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How can I prohibit access to all sites in Google Chrome, except for one or two sites?

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This is better done within your router or via 3rd party software as it is not the browsers job to filter traffic. – Aaron McIver Jan 13 '11 at 15:00
You may also want to look at the various questions tagged parental controls – nhinkle Jan 14 '11 at 4:58
up vote 8 down vote accepted

Not too nice, but if you can somehow ensure folks won't change the settings:

  • Make your internet settings use a non-existing proxy server (like "localhost");
  • Add exceptions for the few sites you want to allow.
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I like this idea. I was trying to figure out a way to prevent my young kids from browsing too deep into the web. I know they don't know how to change the settings yet. – Mike Wills Jan 13 '11 at 14:42
yet..., @Mike ;-) Or know how to use a different browser? – Arjan Jan 13 '11 at 14:48
The proxy is all OS based..the browsers goal is not filtering traffic. If you modify the proxy settings in Chrome it is nothing more then a redirect to the OS based proxy settings. – Aaron McIver Jan 13 '11 at 14:59
True, @Aaron. Firefox allows for its own settings (or none, or the system wide settings), so Firefox could use different settings than the fake settings for Chrome (and IE). Still, I agree very much: not too nice... – Arjan Jan 13 '11 at 15:01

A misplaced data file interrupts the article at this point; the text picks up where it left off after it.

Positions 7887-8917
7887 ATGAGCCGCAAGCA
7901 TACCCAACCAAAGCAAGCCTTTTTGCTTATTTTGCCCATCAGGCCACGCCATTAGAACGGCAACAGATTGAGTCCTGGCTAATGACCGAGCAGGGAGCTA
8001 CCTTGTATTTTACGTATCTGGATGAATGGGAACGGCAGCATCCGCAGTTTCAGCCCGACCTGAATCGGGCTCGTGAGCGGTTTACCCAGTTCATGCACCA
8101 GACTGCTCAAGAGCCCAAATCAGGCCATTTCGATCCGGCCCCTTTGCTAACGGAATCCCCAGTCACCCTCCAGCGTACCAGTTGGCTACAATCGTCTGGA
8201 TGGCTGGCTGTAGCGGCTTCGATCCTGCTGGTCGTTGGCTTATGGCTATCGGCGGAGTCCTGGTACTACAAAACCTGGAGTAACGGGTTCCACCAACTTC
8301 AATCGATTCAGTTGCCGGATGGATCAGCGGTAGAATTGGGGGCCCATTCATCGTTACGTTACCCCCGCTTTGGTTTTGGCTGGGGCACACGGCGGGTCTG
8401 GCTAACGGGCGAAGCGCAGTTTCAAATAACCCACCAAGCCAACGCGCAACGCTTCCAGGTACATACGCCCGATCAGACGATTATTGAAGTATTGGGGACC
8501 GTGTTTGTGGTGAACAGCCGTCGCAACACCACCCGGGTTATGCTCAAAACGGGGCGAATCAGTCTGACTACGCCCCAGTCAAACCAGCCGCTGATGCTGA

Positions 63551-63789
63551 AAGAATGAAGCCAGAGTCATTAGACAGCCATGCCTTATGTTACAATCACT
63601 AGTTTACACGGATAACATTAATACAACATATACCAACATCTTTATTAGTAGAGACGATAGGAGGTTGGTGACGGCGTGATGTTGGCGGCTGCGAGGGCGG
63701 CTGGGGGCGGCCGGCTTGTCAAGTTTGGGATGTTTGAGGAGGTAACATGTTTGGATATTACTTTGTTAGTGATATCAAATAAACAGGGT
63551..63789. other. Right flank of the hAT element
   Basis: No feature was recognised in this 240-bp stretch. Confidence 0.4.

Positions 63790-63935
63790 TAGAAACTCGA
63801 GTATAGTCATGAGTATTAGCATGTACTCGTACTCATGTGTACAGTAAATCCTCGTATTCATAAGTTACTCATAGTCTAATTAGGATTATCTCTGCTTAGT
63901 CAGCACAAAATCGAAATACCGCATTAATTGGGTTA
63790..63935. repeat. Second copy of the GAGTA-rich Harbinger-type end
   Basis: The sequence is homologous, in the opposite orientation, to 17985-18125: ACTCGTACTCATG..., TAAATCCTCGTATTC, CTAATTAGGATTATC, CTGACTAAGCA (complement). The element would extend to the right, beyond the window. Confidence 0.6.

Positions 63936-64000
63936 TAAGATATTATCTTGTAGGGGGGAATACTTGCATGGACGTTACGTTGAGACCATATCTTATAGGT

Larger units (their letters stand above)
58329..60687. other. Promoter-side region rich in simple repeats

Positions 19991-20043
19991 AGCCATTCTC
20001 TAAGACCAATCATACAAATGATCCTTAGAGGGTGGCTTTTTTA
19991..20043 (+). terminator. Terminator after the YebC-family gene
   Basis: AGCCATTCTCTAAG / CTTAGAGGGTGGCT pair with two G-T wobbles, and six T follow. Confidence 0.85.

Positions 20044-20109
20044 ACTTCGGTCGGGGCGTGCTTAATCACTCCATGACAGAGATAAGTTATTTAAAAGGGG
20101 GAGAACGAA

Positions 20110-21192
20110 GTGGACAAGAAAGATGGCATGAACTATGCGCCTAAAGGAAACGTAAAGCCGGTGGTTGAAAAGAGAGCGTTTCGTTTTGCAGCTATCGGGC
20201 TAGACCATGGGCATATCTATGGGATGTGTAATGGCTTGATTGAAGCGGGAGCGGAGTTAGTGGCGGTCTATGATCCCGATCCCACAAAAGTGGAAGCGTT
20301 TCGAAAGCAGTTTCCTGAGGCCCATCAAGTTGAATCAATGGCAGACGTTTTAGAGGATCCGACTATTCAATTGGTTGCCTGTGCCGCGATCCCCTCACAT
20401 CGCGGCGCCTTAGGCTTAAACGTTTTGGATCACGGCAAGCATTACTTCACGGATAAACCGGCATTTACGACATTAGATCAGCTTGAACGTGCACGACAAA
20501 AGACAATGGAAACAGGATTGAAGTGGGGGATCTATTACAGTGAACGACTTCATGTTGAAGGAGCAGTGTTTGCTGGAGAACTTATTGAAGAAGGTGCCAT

I should clarify, on my Chrome OS laptop. Yes, I realize that they could work around it. – Mike Wills Jan 13 '11 at 15:08

OpenDNS has web content filtering, even in the free version. The free version supports up to 25 blacklist/whitelist items. As an extra, you'll get phishing and botnet protection and your web browsing may also receive some extra speed!

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Back these days, I used Privoxy:

Privoxy is a non-caching web proxy with advanced filtering capabilities for enhancing privacy, modifying web page data and HTTP headers, controlling access, and removing ads and other obnoxious Internet junk. Privoxy has a flexible configuration and can be customized to suit individual needs and tastes. It has application for both stand-alone systems and multi-user networks.

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